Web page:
Long Term

I have always categorically rejected the notion that "it'll all work out in the end," basically because that idea has, historically, been highly inaccurate for most people.  That said, I'm coming to wonder if it's just a kind of mental conceit, a psychological trick like a mnemonic device, to keep from freaking out all the time.  Lately I've been running into some impasses with my (in-)ability to guard every word that comes out of my mouth, to stay on top of the pile of tasks I have for work, and to be a good, solid, responsible, fun husband and father.  There is a big tangle of Does Not Compute when these things all pile up.  Furthermore, given the circumstances of being a starting-out full-time college teacher with a vast stack of writing and revision ahead of me AND owning a new-to-us old house that will need modifications for years to come, it becomes imperative to adopt a long-term view.  That kind of view does not come naturally to me (it doesn't seem to come naturally to very many people, so I take comfort that I am in good neurotic company.)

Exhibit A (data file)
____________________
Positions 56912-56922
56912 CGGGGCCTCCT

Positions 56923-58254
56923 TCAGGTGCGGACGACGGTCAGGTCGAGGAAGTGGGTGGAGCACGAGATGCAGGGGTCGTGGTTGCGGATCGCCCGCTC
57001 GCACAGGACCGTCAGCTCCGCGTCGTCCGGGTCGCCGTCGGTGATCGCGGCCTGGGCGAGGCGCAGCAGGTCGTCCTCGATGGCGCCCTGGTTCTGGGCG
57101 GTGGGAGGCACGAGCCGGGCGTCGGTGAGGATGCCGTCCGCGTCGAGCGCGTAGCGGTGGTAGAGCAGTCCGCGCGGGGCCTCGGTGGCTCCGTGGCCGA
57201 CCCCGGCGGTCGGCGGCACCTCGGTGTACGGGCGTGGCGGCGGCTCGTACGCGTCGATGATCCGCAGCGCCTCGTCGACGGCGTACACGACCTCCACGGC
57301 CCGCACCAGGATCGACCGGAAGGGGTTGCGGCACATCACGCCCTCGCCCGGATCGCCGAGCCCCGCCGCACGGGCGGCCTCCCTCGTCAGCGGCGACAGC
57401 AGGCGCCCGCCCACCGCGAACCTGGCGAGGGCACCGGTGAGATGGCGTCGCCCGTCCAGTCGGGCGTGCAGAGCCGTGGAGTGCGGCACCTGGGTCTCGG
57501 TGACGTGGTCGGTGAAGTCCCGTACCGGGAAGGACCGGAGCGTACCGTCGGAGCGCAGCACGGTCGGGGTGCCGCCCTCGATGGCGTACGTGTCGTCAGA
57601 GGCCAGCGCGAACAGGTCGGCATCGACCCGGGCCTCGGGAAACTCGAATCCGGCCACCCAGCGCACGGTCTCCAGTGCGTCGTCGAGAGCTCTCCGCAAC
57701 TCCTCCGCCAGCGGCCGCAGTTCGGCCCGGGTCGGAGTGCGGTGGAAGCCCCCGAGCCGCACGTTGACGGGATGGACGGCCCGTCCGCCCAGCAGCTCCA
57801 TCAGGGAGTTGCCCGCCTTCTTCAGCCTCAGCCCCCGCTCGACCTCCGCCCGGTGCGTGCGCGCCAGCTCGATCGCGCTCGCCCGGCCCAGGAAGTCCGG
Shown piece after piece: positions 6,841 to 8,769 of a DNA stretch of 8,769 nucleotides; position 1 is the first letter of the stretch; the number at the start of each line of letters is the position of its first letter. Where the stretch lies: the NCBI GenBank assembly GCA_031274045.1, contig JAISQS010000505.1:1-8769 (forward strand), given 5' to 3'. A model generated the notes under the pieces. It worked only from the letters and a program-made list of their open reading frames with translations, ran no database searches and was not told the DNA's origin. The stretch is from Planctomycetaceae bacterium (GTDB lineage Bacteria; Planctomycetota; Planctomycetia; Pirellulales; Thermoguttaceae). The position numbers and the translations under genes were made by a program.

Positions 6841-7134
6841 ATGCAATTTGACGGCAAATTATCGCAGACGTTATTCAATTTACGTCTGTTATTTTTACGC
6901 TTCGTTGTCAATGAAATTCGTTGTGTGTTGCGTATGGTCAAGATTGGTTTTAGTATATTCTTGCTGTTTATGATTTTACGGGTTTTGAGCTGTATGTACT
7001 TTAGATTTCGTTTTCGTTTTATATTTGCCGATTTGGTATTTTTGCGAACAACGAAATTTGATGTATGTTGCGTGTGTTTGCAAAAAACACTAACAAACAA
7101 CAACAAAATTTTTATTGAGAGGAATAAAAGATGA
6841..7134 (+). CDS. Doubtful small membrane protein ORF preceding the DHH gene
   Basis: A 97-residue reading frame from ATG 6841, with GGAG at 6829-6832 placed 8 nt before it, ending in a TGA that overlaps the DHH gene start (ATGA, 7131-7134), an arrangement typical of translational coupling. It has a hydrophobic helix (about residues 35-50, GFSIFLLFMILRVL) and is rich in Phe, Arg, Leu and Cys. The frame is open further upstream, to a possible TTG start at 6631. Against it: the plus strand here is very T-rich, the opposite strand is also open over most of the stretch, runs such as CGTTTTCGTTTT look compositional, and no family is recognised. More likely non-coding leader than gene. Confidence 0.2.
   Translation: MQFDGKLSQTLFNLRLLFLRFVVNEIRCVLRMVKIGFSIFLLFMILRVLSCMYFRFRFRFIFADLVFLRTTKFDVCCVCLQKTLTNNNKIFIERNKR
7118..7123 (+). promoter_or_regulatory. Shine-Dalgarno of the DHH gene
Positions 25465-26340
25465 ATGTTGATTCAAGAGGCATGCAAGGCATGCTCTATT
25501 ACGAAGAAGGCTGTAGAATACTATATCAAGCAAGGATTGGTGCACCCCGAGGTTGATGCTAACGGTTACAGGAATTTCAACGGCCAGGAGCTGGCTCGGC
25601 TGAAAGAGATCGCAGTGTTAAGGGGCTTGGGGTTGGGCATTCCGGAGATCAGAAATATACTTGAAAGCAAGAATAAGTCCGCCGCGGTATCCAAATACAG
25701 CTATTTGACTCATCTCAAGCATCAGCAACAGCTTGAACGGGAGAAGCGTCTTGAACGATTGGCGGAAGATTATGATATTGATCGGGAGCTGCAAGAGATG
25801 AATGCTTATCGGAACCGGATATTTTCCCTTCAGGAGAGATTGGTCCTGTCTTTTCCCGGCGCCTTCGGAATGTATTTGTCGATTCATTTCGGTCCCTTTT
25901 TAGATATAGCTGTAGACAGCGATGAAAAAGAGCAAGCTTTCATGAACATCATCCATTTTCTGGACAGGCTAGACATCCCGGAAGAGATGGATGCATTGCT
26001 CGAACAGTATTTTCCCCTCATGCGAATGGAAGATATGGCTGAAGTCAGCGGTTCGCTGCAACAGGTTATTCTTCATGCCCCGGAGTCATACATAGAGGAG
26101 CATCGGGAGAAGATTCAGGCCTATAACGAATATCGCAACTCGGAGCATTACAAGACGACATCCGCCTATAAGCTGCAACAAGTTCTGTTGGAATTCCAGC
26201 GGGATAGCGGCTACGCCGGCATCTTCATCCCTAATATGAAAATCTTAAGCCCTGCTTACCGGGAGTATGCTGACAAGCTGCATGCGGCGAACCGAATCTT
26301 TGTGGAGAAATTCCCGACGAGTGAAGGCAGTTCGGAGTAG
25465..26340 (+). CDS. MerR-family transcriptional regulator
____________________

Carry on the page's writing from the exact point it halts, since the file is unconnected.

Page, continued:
Life is some tricky shit.

1 comment:

Ransom said...

As you probably suspect, this is something I've spent some time thinking about.

I've had any number of thoughts, of varying levels of usefulness...

One is that the original phrase kinda means something just to the side of what it says. It won't all just work itself out, but in many or most cases, if you keep flailing away, you'll either eventually work something out, or you'll come up with a Plan B, and adapt your expectations to suit by the time it has worked out whatever way it has.

On the long-view point, I've been trying to remember that doing something is often what matters. You may have meant to work on Problem A today, but unless it's truly time-sensitive, if it is one of your miscellaneous long-term demands, it counts. Work on B, C, whatever you're in the mood for or can talk yourself into. Not that this helps with the myriad things that tend to need to get done today, or which atrophy without exercise... But progress is progress.